Cinema offers private viewing for combat vets
By ROY MERCON
For The Essex Reporter
Franklin County members of the Combat Veteran’s Motorcycle Association, Chapter 26-2 were among those recently given tickets to see the blockbuster and controversial movie “American Sniper.”
Essex Cinemas made a special offer of tickets and the CVMA shared its largess with additional veterans from outside of its group. A private viewing allowed for a more familial experience with the veterans knowing that only those that have experienced combat were present.
Some of the veterans who attended the screening were survivors of conflicts in various conflict zones and could speak to the authenticity of the movie, which profiles the exploits and life of the highest-kill military sniper in U.S. history, the late Chris Kyle.
“Being in similar scenarios, it was obvious to me what was real and what wasn’t,” said David Eckert, chapter commander and Vietnam Veteran. He said that those without combat experience might get an overblown idea of how combat actually works, but the underlying message of how the experiences affect civilian life was accurate.
“Obviously, from a thematic standpoint, they wanted to make it dramatic,” said Eckert, referring to the creators of the film. “They didn’t show all of the downtime. The movie was ‘go, go go’ all the time, and the reality is quite different.”
Kyle was a U.S. Navy SEAL and had 160 confirmed kills as a sniper. He served four tours in Iraq, and was killed, along with another veteran, Chad Littlefield, at a shooting range in Texas in 2013. The pair had been working with veterans who were having difficulties integrating back into society. The shooter in that incident was a fellow veteran who suffered mental health troubles and claimed to have been delusional at the time.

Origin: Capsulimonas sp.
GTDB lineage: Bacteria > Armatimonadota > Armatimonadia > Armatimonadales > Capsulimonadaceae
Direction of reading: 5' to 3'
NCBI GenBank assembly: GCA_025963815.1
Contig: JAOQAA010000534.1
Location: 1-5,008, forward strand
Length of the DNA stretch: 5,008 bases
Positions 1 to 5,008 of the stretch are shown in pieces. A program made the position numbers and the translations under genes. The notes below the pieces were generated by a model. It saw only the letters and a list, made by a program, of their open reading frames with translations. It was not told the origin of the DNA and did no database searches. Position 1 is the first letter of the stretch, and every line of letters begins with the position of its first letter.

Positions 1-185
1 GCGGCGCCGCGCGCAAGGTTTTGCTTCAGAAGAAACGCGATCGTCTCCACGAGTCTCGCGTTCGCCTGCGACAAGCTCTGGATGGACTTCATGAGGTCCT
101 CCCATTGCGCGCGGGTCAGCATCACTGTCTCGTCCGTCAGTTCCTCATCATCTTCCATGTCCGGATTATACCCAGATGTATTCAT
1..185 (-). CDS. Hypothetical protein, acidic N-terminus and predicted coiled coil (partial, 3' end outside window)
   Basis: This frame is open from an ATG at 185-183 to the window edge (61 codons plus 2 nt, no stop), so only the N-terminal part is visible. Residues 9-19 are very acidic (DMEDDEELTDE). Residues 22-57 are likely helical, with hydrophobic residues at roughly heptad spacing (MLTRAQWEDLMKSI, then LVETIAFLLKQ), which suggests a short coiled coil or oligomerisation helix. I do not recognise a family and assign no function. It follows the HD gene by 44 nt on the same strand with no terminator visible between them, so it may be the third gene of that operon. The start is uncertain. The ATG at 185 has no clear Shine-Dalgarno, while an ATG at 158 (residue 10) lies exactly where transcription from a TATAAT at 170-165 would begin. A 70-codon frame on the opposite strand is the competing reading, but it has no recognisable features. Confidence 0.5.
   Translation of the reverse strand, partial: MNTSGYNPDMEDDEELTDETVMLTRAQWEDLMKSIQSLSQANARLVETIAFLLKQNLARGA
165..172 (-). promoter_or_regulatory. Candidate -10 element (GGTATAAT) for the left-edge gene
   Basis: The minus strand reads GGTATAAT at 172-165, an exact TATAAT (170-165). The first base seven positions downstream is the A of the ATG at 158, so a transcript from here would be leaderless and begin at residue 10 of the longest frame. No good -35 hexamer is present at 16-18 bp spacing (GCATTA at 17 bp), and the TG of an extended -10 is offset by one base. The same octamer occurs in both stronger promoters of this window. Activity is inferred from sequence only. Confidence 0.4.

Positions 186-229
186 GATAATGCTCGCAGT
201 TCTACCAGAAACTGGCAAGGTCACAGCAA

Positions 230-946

The decision to include fellow veterans at the film viewing in Essex was an easy one for the Combat Vets Association, said Laura Reed, the CVMA chapter’s public affairs representative.
The impression left on the veterans who attended the screening was mostly positive, she said. Some of those in attendance are receiving assistance through programs at the Veterans’ Place and they elected not to speak on the record.
The Veterans’ Place is a transitional housing facility combined with assistive services for homeless veterans in Central Vermont. Able to house 25 veterans for a period of two-years, the facility provides “desperately needed resources in an all-in-one locale so these Veterans may regain their pride, reach their full potential, and once again become contributing members of society,” according to its website.
‘American Sniper’ has garnered plenty of conversation recently, thanks in part to the current real-world trial involving Kyle’s killer, a mentally disturbed Eddie Ray Routh, who was convicted of murder in a Texas courtroom on Wednesday and immediately sentenced to life in prison.
The movie has crossed the $300 million box office revenue mark, making it Warner Bros.’ fifth-highest-grossing film in the domestic box office ever.
Skip Tony, marketing director of Essex Cinemas, said that the needs of the community’s military members were in the forefront when the theater, to his knowledge, became the only one in the area offering a discount for current and former military members who wished to see the film. It also donated tickets to veterans and veteran-based organizations. He stressed that the business made the offer not to receive recognition from the community but because those that work for and with the theater are community-oriented.
“We gave the tickets to combat veterans because they deserve it,” said Tony.
Roy Mercon is a correspondent writer for The St. Albans Messenger, a sister publication of The Essex Reporter and member of the Champlain Valley Newspaper Group.